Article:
Should you go hunting or fishing?

All businesses are interested in finding new customers – particularly in a time of recession, when existing customers are likely to be spending less, or even worse. Employing the most effective methods of “catching” new customers is a key driver to ensuring success: the choice, in broad terms, is between hunting and fishing  







“Hunting”, as the name implies, involves targeting a specific prey, or group of prey. A hunter tracks down his quarry and then, setting his eyes clearly on the target, takes him out with a specific shot or similar action.

Hunting for customers is similar. If the customers are limited in number, then a “hunting” approach is likely to be the most successful. When an organisation can name it’s target customers (for example, if you can say “I would love to do business with Sainsburys”, or “I need to be speaking to John Smith at Gardenia Interiors,” then you should almost certainly be employing hunting methods of marketing.


Hunting methods include:

  • Traditional B2B sales techniques (telephone calls to make appointments, making sales presentations…etc)
  • Hospitality and hosting
  • Targeted sales letters
  • Gifts and giveways
  • Targeted emails (normally personalised)
  • Networking (ie, asking for introductions, attending events that you realise may be attended by your target client…etc)
  • Trade press advertising

If your target customers are few in number, then you are unlikely to find that blanket marketing techniques (such as national TV advertising) are likely to be effective. Why spend a fortune on reaching an audience of millions, when you are really only interested in a few hundred individual people within a few hundred organisations?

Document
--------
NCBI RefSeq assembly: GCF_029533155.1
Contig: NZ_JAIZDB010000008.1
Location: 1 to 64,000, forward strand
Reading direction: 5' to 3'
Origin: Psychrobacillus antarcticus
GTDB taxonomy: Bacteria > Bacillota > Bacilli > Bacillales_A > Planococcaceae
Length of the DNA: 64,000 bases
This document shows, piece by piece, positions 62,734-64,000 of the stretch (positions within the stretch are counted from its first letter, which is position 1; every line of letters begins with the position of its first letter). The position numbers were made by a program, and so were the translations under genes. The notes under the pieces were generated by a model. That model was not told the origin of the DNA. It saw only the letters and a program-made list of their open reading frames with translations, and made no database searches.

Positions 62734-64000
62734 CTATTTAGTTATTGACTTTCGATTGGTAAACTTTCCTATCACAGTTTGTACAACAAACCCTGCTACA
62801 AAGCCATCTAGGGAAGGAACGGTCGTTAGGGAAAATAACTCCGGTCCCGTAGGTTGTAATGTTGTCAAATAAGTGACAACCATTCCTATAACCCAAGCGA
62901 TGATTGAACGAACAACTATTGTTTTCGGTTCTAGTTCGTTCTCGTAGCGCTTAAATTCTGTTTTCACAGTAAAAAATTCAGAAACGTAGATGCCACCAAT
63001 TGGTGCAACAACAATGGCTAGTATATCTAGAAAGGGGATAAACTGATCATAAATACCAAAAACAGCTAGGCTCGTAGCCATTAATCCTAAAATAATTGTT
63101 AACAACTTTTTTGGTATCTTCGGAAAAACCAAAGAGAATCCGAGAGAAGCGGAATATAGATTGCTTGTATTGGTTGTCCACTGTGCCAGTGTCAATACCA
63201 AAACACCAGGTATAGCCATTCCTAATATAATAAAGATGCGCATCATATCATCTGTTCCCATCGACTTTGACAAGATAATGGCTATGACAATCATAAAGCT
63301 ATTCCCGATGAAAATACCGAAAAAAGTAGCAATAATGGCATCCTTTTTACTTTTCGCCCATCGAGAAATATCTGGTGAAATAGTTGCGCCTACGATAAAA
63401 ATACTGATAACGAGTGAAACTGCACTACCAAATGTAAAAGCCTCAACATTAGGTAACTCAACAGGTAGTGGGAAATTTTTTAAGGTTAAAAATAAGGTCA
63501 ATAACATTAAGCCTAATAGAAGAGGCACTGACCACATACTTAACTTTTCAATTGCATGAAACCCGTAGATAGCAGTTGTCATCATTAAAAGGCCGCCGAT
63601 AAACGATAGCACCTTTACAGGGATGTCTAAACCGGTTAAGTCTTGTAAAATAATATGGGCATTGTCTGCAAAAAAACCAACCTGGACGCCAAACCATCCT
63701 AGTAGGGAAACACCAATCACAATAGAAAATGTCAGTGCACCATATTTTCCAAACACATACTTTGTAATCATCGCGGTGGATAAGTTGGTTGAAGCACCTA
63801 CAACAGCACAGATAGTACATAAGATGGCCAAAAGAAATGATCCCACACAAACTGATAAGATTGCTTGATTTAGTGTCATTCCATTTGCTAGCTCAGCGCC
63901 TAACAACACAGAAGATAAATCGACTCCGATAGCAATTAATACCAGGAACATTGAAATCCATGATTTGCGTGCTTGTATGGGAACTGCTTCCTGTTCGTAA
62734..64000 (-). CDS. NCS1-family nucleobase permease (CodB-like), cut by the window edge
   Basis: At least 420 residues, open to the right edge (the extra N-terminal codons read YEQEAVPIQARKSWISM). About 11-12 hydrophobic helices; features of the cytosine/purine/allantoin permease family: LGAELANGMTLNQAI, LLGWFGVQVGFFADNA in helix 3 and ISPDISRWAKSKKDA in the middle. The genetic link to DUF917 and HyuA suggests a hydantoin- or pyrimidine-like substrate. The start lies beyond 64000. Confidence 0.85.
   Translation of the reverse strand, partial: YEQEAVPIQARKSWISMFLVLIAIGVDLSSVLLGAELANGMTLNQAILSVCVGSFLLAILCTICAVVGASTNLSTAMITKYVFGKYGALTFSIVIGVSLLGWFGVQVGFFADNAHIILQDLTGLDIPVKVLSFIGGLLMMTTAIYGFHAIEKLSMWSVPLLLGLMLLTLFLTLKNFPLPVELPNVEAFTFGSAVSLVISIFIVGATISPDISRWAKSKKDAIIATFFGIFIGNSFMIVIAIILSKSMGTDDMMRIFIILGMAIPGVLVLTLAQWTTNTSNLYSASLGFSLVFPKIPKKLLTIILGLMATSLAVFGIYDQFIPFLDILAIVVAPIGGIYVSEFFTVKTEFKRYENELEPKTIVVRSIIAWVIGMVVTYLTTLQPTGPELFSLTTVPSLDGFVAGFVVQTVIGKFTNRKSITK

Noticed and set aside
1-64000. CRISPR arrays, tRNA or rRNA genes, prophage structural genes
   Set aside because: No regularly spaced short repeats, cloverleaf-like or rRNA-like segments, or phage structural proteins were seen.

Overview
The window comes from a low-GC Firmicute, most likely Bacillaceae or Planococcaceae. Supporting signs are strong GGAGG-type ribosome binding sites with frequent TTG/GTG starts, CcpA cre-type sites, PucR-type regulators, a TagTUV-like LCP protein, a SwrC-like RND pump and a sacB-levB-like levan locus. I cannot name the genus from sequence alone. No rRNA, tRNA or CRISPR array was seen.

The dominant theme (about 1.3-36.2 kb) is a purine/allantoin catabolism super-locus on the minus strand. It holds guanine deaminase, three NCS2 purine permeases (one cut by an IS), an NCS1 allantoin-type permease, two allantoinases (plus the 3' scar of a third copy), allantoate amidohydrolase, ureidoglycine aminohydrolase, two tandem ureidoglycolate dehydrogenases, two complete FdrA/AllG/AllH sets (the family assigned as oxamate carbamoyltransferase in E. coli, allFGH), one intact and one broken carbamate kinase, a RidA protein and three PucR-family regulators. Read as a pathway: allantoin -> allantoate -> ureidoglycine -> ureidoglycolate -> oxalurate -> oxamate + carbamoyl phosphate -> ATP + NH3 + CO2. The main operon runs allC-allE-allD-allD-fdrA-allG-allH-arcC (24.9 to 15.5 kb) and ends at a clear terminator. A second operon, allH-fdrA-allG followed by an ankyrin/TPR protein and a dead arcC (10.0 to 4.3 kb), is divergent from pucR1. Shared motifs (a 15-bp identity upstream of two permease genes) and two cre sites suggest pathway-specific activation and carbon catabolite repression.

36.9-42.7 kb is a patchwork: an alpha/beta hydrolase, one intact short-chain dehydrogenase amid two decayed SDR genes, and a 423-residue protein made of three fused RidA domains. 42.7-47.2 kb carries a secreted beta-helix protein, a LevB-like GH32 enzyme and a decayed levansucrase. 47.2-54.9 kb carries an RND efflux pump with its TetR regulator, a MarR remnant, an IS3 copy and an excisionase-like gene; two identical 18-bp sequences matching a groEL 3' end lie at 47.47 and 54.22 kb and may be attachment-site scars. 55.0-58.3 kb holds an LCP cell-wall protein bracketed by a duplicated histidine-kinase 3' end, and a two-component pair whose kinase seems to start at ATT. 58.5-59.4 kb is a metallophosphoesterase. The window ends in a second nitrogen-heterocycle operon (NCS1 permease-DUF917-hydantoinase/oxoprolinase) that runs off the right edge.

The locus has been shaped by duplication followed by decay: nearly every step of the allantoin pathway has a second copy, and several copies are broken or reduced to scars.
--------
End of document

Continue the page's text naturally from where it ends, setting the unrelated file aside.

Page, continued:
In contrast to hunting – when there are specific target clients – fishing should be employed when the target customer group are numerous and diverse. For example, if you are selling products directly to the consumer – such as replacement windows, for example – then “hunting” methods will almost certainly prove too specific and ineffective.

For this reason, most products that are sold directly to consumers – as opposed to businesses – will require “fishing” techniques to be employed.


Fishing methods of marketing and sales include:

  • TV advertising
  • National media advertising
  • Local media advertising
  • PR
  • Publicity
  • “Guerrilla” marketing techniques
  • Viral marketing
  • Online marketing – through websites
  • Blanket leaflet/flyer drops


In the real world, life can rarely be defined into neat boxes – regardless of how helpful and illuminating these definitions may prove. Marketing is no different, and understanding the dynamics and profile of the market are key to ensuring that good marketing decisions are made.

For example, a company selling uniquely-styled toothbrushes will need to employ a mix of “hunting” and “fishing” techniques. “Fishing” will be required to build end-user awareness and desire for the product, and set it apart from all the other toothbrushes on the market in the minds of consumers. The company may wish to employ TV and media advertising, or other such mass media methods, to achieve this awareness. They may also wish to sell via the internet to “catch” customers who go looking for the product online.

In conjunction with ”fishing”, the company may wish to employ “hunting” techniques to establish sales channels. For example, if they wish to sell their products though retail outlets such as supermarkets, they will need to approach the supermarket buyers directly, through traditional B2B sales techniques, for example.

The key to the mix is understanding the product, how and where it is likely to be purchased. Once a business enjoys a genuine understanding of these factors, they can make informed decisions about which methods of marketing should be engaged.

Happy hunting – or fishing!



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